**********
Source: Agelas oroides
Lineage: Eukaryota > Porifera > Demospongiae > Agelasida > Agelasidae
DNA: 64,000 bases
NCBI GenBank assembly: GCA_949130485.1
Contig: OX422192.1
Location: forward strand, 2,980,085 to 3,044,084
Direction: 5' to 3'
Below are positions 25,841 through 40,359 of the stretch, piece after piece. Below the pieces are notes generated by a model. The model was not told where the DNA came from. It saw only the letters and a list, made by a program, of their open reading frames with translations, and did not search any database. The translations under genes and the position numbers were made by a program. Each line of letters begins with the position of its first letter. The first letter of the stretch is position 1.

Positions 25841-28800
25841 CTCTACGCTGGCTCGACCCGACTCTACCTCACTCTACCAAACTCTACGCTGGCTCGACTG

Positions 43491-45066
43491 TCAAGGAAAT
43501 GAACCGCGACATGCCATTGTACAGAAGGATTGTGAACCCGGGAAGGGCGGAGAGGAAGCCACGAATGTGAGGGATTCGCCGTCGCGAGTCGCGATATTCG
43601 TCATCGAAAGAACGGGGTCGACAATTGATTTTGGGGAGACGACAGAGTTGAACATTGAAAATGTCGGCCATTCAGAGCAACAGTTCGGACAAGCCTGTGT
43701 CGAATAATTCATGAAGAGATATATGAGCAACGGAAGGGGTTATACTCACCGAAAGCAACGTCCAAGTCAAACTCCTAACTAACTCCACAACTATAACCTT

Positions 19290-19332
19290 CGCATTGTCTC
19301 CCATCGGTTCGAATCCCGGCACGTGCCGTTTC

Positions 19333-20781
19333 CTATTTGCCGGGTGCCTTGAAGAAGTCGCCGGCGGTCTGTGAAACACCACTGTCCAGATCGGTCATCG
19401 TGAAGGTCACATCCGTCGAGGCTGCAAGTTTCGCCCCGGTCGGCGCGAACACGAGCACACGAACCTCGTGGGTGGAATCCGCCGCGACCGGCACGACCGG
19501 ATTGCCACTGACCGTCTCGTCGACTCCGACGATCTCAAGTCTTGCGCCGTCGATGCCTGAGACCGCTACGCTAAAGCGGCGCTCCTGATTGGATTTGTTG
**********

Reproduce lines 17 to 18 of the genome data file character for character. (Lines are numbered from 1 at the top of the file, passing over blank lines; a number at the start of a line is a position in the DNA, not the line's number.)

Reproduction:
19290 CGCATTGTCTC
19301 CCATCGGTTCGAATCCCGGCACGTGCCGTTTC